C.R. Bard, manufacturer of Avulta transvaginal mesh device, agreed to settle a woman’s claim that her implanted Avaulta transvaginal mesh caused her injury and complications that forcibly led to six surgeries. The agreement was reached before trial was to begin in West Virginia federal court.
The settlement terms were not released. In an e-mailed statement, Scott Lowry, a spokesman for the company said, that the agreement covered only this particular case, and not the thousands of other pending lawsuits against the company. This settlement is on the heels of a settlement last week that ordered Bard to pay $2 million in damages involving the same product.
“This is a large, complex litigation and Bard will consider each case based on the facts and merits,” Lowry said. “We will continue to vigorously defend against all other lawsuits involving Avaulta.”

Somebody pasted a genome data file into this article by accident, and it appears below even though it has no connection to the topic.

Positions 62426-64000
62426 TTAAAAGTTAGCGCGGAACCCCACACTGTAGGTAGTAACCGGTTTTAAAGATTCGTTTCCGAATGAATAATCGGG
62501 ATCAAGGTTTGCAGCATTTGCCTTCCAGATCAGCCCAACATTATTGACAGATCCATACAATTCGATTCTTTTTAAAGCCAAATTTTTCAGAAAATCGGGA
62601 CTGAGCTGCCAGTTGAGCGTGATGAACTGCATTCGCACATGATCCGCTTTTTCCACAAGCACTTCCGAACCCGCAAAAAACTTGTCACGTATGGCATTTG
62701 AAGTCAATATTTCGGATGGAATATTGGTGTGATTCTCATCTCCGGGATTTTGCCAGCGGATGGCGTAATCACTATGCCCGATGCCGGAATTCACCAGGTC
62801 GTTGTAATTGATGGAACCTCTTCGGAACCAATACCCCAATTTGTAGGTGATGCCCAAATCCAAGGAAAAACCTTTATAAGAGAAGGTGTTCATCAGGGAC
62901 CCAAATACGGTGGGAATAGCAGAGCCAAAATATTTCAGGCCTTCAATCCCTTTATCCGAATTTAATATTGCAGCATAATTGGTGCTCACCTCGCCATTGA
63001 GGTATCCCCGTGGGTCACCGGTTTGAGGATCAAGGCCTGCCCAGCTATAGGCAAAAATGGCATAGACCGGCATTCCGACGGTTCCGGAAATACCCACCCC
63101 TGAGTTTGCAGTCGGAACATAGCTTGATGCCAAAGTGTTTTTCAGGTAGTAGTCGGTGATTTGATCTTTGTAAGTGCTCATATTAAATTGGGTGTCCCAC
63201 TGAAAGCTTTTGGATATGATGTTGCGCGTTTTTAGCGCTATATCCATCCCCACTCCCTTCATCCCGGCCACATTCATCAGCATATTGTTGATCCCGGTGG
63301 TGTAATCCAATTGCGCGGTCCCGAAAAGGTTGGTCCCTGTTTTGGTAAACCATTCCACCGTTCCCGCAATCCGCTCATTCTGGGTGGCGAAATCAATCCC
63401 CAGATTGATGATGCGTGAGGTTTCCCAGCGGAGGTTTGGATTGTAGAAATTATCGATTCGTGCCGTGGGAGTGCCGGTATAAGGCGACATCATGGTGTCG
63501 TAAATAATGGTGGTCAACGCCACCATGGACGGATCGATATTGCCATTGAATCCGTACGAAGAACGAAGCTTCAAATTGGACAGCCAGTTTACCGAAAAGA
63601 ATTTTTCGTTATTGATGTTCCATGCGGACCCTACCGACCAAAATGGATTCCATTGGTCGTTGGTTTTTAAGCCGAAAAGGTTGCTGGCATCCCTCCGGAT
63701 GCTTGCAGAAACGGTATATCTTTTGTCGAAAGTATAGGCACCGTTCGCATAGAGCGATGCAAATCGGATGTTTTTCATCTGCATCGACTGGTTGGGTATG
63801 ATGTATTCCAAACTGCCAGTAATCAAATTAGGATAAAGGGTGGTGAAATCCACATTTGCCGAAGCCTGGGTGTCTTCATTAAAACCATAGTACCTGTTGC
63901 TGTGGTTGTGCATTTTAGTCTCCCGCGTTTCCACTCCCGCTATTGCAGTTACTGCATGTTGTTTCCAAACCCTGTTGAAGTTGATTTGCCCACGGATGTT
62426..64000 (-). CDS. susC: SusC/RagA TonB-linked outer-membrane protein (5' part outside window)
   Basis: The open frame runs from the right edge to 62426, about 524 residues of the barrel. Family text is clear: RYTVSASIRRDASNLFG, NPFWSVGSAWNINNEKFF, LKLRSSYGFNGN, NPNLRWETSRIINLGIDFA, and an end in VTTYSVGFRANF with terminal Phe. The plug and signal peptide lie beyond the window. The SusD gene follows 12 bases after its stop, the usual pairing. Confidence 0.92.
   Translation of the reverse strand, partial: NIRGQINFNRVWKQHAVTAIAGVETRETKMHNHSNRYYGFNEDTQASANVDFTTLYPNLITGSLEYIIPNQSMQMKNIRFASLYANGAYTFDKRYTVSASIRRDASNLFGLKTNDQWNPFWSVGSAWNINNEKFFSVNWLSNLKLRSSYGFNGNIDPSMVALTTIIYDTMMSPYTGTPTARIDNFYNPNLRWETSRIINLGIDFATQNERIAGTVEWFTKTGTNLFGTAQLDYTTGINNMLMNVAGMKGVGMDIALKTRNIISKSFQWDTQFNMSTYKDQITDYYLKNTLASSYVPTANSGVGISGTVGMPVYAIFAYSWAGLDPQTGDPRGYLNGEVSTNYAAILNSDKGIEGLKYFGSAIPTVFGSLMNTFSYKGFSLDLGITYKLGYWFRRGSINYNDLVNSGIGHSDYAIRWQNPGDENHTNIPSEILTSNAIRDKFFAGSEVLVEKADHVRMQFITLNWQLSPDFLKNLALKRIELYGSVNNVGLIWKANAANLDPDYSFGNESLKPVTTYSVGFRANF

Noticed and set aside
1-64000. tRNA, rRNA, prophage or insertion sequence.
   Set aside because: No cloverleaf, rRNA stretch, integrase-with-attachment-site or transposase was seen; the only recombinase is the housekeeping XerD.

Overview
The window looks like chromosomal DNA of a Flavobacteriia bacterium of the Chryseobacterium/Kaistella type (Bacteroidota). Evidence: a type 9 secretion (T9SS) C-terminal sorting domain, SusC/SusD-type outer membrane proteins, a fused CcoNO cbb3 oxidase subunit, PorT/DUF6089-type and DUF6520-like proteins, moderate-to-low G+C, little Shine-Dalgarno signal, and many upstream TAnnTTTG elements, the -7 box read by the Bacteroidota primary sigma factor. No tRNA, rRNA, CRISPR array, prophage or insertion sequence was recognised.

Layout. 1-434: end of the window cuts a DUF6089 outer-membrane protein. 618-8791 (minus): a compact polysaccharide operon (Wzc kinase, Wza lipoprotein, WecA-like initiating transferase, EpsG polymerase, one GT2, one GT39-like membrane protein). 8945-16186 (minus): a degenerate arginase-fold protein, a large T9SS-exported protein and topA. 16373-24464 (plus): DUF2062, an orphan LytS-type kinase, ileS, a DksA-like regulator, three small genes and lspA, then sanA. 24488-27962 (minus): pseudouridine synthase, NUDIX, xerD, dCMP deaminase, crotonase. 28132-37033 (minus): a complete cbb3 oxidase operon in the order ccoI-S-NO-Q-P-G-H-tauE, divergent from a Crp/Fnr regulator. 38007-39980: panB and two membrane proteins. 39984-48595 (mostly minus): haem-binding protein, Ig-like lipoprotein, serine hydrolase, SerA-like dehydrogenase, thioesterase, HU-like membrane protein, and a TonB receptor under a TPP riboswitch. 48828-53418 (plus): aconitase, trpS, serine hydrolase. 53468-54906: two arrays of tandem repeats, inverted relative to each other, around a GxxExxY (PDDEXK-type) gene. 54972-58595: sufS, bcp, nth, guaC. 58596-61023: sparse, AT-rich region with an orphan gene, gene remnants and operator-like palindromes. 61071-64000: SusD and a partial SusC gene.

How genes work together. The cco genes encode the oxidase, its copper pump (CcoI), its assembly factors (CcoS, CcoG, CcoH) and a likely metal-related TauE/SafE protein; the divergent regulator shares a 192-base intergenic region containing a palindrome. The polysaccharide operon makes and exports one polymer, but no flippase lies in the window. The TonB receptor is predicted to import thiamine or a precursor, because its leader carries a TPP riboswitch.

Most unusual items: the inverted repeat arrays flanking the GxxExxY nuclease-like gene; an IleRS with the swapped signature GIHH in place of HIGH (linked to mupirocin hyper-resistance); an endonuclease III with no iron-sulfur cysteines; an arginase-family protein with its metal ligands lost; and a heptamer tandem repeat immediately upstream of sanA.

Bard is currently facing more than 8,000 claims over Avaulta which has allegedly led to organ damage, painful sexual intercourse and more when the devices erode. Johnson & Johnson among other companies face similar complaints regarding their implants.
The Avaulta devices were pulled from the market last year when the FDA ordered all makers of the implants to study rates of organ damage, infection as well as pain during intercourse which was linked to their products.
Steve is the Managing Shareholder of Steven J. Klearman & Associates, a civil litigation law firm located in Reno, Nevada. He practices primarily in the areas of civil litigation and injury law, and has authored one of the definitive guides to Nevada civil law that is widely used by Nevada judges and attorneys, his book entitled Elements of Nevada Legal Theories.